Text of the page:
After leaving the Seahawks in free agency, Hutchinson continued his career in Minnesota where he continued to play at an All-Pro level, and by the time he retired he was a seven-time Pro-Bowler, a six-time first-team All-Pro and a member of the 2000s All-Decade team.
Former Seahawks coach Mike Holmgren said of Hutchinson, “Just as Walter Jones was the best tackle I ever saw, Steve Hutchinson was the best guard. He is one of the great players I ever coached. Steve was tough, smart and fierce. As his coach, I was pretty fortunate. He was one of my favorite players ever, he still is.”
Hutchinson was hoping to become the fifth player elected to the Hall of Fame after spending a significant portion of his career with the Seahawks, joining Jones, receiver Steve Largent, defensive tackle Cortez Kennedy and safety Kenny Easley, all of whom spent their entire careers in Seattle.
Five other former Seahawks are also in the Hall of Fame, though running back Franco Harris, quarterback Warren Moon, defensive end Carl Eller, defensive tackle John Randle and receiver Jerry Rice had all for the most part built their Hall of Fame résumés before becoming Seahawks.
While Hutchinson didn’t leave the Seahawks on the best of terms with fans following the 2005 season thanks to the infamous “poison pill” contract he signed with the Vikings, he has since reconnected with the team and been embraced by the organization and fans, even raising the 12 Flag prior to a playoff game in January of 2017.
“This is the team that drafted me, so this is a special place,” Hutchinson said after raising the 12 Flag. “This is the team that took a shot on me, and I like to think I helped build it to what it is now.”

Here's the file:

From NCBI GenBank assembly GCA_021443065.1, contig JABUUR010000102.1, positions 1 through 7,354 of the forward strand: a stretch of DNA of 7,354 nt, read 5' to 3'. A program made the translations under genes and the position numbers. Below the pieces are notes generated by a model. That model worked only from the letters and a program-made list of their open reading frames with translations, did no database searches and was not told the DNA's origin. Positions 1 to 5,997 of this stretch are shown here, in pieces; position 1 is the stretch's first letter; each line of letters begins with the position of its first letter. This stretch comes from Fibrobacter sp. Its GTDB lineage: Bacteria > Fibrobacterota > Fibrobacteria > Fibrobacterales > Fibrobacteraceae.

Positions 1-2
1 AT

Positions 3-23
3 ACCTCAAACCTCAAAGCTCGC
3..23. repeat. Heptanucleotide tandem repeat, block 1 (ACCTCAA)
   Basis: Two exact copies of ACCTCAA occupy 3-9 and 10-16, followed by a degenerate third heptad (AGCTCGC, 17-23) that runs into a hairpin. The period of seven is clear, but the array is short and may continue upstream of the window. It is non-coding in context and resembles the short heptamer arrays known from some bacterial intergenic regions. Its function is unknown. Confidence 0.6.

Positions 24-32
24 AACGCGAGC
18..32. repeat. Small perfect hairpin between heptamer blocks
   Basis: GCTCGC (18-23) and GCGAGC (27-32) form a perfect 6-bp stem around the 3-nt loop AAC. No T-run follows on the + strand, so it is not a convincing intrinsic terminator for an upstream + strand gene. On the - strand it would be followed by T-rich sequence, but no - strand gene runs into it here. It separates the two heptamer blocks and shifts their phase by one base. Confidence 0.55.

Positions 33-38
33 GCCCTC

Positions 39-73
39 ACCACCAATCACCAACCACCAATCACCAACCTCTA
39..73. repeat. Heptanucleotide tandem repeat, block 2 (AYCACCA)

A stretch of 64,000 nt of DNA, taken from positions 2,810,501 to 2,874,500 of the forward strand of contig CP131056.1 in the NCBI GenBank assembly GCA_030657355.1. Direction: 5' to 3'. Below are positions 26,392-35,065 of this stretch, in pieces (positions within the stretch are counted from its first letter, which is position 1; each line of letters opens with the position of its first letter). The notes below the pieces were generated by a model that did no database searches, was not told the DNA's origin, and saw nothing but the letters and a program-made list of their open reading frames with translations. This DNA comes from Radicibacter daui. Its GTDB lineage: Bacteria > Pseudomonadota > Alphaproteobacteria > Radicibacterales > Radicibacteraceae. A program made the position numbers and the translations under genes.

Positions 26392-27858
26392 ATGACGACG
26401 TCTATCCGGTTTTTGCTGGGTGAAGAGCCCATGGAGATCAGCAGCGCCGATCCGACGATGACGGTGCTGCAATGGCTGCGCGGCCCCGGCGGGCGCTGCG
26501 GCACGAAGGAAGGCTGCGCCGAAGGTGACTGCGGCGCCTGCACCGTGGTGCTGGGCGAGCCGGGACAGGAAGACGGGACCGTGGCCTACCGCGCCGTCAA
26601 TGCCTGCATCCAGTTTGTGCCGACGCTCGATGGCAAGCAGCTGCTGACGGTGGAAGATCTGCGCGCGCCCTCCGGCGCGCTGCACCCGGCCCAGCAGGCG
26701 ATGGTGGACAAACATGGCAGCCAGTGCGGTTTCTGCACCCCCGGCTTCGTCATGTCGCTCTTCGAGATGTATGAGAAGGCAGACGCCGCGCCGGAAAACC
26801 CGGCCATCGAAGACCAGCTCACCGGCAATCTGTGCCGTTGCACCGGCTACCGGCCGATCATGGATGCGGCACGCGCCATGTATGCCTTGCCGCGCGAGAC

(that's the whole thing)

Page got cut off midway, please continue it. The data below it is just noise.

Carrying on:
Hutchinson noted at the time that he has been moved by the way Seattle fans have embraced him even if the nature of his departure angered a lot of fans at the time.
“It’s been great,” he said. “It took a while, I think there was a little bit of scarring there, but here we are 10 years later. To be able to do this and see the crowd go wild, it’s great.”
Mawae was drafted by the Seahawks in the second round of the 1994 draft, and earned All-Rookie honors that year as Seattle’s starting right guard. Mawae remained a starter at guard the following year, then in 1996 he moved to center, the position he would play the rest of his career.
After four seasons with the Seahawks, Mawae signed with the New York Jets in 1998, and went on to earn first-team All-Pro honors six times and Pro-Bowl honors eight times as a member of the Jets and the Tennessee Titans. Mawae, who retired in 2010, is a member of the 2000s All-Decade Team, and is a member of the New York Jets Ring of Honor.
Two other Hall of Fame candidates with Seahawks ties, running back Edgerrin James and head coach Tom Flores, fell short of election. James, a four-time Pro-Bowler and member of the 2000s All-Decade team, played the final seven games of his career with the Seahawks in 2009. Flores, who won two Super Bowl titles as the head coach of the Raiders, became the general manager of the Seahawks in 1989, then took over as head coach in 1992, holding that job until 1994.
Before kickoff of the Wild Card Round, Seahawks Legend Steve Hutchinson raised the 12 Flag at CenturyLink Field.